Meet the Latina behind the first LGBTQ gym in the country

Nathalie Huerta’s idea to open up a gym in Oakland, California, seemed far-fetched, considering two huge factors: She didn’t have a business plan and she wanted to cater specifically to the LGBTQ community. Five years later, the MBA grad says she wouldn’t have done it any other way because she didn’t just successfully start a small business, but she has built a tight-knit community in the process.


Voices: How Standing Rock Sparked the Search for My Indigenous Roots

I've always seen myself as a proud Latina. Now I'm proud to say I'm also a proud indigenous Peruvian woman.

Here's how it happened. After seeing all that was taking place as Native Americans mobilized to protect their water at Standing Rock, I was anxiety-ridden and felt compelled to do something. In what felt like fate, my friend and business partner also wanted to go.


From farm to UCLA, Mexican-American grad pays tribute to parents in the fields

During Eunice Gonzalez’s sophomore year at UCLA, it dawned on her that her immigrant parents drove her to be the first in their family to graduate college. Fast forward to graduation day this past May, and she decided to pay tribute to her mom and dad by taking portraits with them in the fields where they tirelessly picked strawberries for over 20 years.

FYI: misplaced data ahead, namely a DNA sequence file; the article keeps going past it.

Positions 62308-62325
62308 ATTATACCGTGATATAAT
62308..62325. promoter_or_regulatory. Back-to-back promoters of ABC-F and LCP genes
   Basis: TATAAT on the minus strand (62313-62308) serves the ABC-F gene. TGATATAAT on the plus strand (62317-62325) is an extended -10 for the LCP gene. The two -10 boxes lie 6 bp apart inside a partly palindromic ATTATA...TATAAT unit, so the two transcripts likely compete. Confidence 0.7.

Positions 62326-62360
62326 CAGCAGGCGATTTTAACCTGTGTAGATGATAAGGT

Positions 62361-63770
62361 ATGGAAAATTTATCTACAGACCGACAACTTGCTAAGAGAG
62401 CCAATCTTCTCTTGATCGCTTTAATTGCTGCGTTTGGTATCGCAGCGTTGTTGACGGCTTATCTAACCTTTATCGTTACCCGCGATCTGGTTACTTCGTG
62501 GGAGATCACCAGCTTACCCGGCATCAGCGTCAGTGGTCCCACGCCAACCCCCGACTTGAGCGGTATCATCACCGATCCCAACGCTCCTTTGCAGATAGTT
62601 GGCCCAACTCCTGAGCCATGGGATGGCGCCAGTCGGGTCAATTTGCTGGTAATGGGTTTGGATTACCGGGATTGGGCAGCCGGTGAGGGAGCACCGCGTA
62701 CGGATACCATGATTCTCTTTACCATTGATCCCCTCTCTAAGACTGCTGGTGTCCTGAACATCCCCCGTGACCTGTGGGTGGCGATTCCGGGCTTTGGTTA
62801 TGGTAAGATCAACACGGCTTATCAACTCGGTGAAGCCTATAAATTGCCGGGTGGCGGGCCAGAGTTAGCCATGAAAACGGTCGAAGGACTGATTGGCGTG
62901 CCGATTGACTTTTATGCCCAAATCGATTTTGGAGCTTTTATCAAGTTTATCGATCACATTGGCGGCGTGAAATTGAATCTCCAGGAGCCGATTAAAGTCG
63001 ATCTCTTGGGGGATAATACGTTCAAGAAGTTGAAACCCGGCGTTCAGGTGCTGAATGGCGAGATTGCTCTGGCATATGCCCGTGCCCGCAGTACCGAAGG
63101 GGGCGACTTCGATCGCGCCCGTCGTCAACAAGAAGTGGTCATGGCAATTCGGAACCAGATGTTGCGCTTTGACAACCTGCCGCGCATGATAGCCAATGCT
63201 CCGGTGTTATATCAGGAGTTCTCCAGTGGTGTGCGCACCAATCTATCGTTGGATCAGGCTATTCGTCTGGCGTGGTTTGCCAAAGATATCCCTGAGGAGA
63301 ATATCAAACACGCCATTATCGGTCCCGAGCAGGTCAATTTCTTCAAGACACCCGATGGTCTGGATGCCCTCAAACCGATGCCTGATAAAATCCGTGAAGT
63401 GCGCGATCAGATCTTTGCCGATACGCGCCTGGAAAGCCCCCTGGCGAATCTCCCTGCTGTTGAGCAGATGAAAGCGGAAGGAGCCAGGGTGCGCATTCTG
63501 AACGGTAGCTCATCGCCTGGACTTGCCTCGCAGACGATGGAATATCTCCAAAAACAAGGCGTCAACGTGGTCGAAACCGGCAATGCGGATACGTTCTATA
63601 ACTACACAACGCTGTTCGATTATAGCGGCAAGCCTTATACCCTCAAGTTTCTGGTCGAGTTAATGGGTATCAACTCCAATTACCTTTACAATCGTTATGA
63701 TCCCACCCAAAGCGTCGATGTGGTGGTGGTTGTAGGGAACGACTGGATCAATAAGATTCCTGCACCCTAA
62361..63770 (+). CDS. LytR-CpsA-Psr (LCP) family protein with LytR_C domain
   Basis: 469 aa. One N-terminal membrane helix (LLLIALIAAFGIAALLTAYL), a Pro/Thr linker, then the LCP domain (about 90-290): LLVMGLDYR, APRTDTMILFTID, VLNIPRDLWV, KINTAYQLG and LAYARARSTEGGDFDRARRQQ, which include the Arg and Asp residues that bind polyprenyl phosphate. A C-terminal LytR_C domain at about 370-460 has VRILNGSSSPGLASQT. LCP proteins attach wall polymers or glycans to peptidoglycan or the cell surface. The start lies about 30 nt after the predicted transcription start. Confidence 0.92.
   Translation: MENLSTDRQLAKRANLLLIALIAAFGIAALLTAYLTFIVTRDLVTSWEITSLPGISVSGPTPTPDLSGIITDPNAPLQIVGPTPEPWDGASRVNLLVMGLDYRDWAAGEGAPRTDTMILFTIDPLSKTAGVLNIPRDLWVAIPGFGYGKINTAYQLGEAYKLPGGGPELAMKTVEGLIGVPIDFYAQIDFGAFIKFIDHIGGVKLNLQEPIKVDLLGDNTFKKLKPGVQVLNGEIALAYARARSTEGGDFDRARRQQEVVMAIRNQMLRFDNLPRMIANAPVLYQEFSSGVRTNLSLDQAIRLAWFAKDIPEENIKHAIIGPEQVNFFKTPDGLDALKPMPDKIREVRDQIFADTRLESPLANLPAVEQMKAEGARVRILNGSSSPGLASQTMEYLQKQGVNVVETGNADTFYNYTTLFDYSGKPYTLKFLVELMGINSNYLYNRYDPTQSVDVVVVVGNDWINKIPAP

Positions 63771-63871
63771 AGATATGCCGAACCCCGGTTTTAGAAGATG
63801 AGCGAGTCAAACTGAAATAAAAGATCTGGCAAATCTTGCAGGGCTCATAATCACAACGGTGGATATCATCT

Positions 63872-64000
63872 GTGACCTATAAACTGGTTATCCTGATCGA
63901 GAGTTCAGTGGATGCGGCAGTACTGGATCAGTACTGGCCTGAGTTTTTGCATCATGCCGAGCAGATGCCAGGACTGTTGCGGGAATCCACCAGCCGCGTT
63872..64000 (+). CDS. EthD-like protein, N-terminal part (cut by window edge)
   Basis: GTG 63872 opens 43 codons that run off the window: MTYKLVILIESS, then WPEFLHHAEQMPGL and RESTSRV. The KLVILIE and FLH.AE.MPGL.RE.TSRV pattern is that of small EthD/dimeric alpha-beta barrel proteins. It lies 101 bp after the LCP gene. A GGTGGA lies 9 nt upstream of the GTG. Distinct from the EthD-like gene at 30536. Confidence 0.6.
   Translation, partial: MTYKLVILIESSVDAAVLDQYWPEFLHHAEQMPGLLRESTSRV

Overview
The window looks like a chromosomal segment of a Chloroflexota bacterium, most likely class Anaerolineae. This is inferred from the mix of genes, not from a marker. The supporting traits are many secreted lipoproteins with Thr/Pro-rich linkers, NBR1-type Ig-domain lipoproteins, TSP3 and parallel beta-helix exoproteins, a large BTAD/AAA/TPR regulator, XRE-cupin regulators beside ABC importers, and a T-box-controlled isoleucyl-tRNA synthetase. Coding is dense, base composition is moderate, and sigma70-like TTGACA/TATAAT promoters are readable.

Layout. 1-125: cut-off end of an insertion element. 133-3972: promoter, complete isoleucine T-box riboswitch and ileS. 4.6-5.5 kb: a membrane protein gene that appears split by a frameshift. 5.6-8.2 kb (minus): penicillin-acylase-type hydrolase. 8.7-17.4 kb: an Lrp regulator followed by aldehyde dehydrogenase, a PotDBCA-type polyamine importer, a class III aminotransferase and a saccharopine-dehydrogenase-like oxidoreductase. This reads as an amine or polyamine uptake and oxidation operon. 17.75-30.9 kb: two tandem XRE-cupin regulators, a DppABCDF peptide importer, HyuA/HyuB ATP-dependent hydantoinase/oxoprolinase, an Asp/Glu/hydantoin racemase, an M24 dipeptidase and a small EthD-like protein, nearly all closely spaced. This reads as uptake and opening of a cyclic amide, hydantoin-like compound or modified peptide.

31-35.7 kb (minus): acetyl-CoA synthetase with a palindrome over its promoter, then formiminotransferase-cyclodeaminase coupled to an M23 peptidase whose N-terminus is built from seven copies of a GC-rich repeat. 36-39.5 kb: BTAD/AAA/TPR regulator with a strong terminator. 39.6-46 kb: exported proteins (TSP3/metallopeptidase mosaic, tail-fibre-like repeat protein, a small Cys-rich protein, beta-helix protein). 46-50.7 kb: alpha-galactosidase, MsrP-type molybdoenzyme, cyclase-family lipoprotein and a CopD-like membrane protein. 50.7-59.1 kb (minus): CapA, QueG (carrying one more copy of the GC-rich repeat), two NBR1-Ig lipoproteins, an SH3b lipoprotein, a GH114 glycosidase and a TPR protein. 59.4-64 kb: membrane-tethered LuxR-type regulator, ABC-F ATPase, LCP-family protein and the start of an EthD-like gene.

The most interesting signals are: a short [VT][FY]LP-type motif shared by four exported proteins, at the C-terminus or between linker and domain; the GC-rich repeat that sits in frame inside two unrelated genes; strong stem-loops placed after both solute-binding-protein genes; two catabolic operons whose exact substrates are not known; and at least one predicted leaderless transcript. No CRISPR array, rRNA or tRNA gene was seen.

“At first when I told my parents about the photo shoot they were a bit unsure and confused about it, but I needed them to know this wasn’t my graduation, it was ours,” Gonzalez said.


Mexican-American boy's national anthem sparks racist comments

An 11-year-old boy's rendition of the national anthem at Game 3 of the NBA finals brought the usual appreciative applause Tuesday, but outside AT&T Center in San Antonio, his performance brought a darker reaction from some posters on social media -- and eventually an online backlash against their racist comments.


How children of immigrants reach their american dreams

All those hours spent watching our parents work so hard for so long can not be in vain.

I can’t remember the exact moment I decided that the sacrifices my mother made when she left her native Peru for the U.S. meant that I had to work really hard. I grew up in a predominantly Latino neighborhood surrounded by second generation Hispanics who were all well aware of what our parents had overcome to give us a shot at a better life. Why did I do so well when so many of my classmates from the same background and schools did not?